Google and Apple have both launched new mobile computers recently, and although the machines are quite different, they have something in common: both include USB Type-C ports. So what exactly is USB Type-C? Let’s take a look.

You are probably very familiar with USB. If you have a PC, you have probably used a USB flash drive, or maybe you have connected a printer with USB. If you have an Android phone then you will be familiar with USB as the way to charge your phone, or as the way you transfer data to and from the phone. USB has been around for a long time. It first gained mainstream popularity when Microsoft included support for it in Windows 98, and Apple used it to remove the keyboard and mouse ports on its iMac. That was almost 20 years ago, and things have changed quite a bit since then.


USB 1.1 could transfer data at 12 Mbit/s. That is 1.4 Megabytes per second. Back in the day when a floppy disk could hold 1.4 Megabytes, that was fast. USB 2.0 was released in 2000, sporting a theoretical throughput of 480 Mbit/s. However, practically it works at 280 Mbit/s, which is around 35 Megabytes per second.

The USB 3.0 standard was published in 2008 and allows for theoretical speeds of around 5.0 Gbit/s.

Recently you may have noticed USB ports with a blue interior, these are USB 3.0 ports. The USB 3.0 standard was published in 2008 and allows for theoretical speeds of around 5.0 Gbit/s. However the actual achievable speed is slightly slower, but you can still get around 400 Megabytes per second.

USB 1.1, 2.0 and 3.0 all used the same type of physical ports, the standard USB Type-A plug/socket at the PC end and then generally either micro-B or mini-B on the peripheral (i.e. on your phone, camera, etc.). Physically all the USB ports are backwardly compatible. So you can plug your Android smartphone into a blue USB 3.0 port, and everything will work as expected.

However this has changed with USB 3.1. As you would expect USB 3.1 is faster than USB 3.0, fast enough that it can be used to drive 4K displays. That means that laptops (and PCs of the future) won’t necessarily need HDMI or VGA sockets. But the big difference that consumers will see is the use of a new plug. The A and B type connectors are history. The new connector is called USB Type-C. So what does a Type-C connector give us that Type-A and B connectors can’t?


First of all the Type-C connector is small. That means no more micro or mini ports. No more confusion about which cable you will need. The Type-C connector is small enough for a smart phone but powerful enough for a PC or even a server.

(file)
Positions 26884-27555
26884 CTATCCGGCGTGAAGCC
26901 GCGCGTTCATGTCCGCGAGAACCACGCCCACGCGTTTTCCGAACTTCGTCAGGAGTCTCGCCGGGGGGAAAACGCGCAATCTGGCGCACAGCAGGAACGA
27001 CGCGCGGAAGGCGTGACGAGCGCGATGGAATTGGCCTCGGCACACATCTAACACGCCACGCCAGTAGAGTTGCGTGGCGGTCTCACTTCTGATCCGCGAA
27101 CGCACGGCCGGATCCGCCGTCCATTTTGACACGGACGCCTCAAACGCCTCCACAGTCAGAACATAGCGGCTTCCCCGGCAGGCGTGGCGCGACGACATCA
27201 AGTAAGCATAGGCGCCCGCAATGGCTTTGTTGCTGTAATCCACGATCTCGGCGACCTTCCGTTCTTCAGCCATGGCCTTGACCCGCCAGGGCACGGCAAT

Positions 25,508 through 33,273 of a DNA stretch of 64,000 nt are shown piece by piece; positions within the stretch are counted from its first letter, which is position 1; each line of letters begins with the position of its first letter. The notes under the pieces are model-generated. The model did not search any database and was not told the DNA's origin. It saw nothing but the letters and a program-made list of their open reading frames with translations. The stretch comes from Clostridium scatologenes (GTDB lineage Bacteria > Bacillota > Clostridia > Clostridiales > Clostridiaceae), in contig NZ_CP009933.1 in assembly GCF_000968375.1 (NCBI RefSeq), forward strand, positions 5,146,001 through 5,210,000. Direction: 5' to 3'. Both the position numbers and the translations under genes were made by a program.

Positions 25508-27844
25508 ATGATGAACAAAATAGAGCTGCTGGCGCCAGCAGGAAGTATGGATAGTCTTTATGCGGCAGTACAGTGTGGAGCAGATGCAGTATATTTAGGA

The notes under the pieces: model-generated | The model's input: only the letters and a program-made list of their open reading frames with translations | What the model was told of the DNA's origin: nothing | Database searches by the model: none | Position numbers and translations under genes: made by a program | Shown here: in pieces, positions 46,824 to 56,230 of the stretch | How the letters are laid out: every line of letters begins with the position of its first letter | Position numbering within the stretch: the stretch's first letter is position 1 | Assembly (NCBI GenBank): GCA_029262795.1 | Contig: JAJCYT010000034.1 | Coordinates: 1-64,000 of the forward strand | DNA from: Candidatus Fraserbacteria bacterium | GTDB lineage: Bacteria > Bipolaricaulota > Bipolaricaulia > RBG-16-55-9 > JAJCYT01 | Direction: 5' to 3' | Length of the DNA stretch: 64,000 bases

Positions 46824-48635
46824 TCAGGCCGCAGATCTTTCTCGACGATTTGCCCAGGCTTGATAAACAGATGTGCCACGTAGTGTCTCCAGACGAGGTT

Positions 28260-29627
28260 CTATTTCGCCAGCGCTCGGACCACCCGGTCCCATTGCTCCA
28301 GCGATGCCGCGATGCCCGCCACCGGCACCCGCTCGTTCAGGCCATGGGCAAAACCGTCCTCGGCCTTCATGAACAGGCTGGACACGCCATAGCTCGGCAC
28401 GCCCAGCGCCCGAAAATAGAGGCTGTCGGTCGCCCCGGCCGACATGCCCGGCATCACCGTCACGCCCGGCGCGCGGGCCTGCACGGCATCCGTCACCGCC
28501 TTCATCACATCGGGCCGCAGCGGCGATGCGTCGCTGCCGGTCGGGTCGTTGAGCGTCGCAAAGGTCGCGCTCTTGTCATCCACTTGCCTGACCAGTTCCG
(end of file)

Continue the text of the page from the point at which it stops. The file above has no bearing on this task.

Second the Type-C connector is rated at up to 100W, which means it can be used to charge not only smartphones, it can be used to power lots of other devices that would previously have needed a separate power supply. In the future your printer might only need one cable, a USB Type-C cable that provides both power and the data connection.

Thirdly the Type-C cable is reversible. That means that it doesn’t matter which way you connect it. No more trying to plug in a cable, finding you got it the wrong way around, trying again and then realizing that you had it right the first time!

The two most prominent devices with USB 3.1 support right now are the new Google Chromebook Pixel and the new Macbook. However USB 3.1 and Type-C connectors will become the de-facto standard over the next few years.

Finally, USB Type-C cables will use the new small connector at both ends, no more Type-A at one end, and Type-B at the other. This means you can truly plug in the cable whichever way you want, and it will just work!

The two most prominent devices with USB 3.1 support right now are the new Google Chromebook Pixel and the new Macbook. However USB 3.1 and Type-C connectors will become the de-facto standard over the next few years. Since it is backwardly compatible you only need a passive adapter to connect an existing USB 2.0 device and it will work as expected. That means that companies adopting this new tech won’t alienate their existing customers.


Adam Rodriguez, a Product Manager at Google has stated that, “We at Google are very committed to the USB Type-C spec. Expect to see this in a lot of Chromebooks and Android phones in the near future.” It is worth noting is that the Type-C connector can be built into devices that don’t yet support USB 3.1. For example, this means that low- and mid-range phones can adopt the new connector without actually having to support the new USB standard. That is good for making the transition easier, however it could cause some confusion when the port doesn’t run as fast as expected.

Bottom-line, Type-C (and USB 3.1) takes everything we love about USB and makes it even better, eliminating pain points like figuring out which end goes where, and providing a universal size that will work well with both mobiles and desktop-class devices.

Gary Sims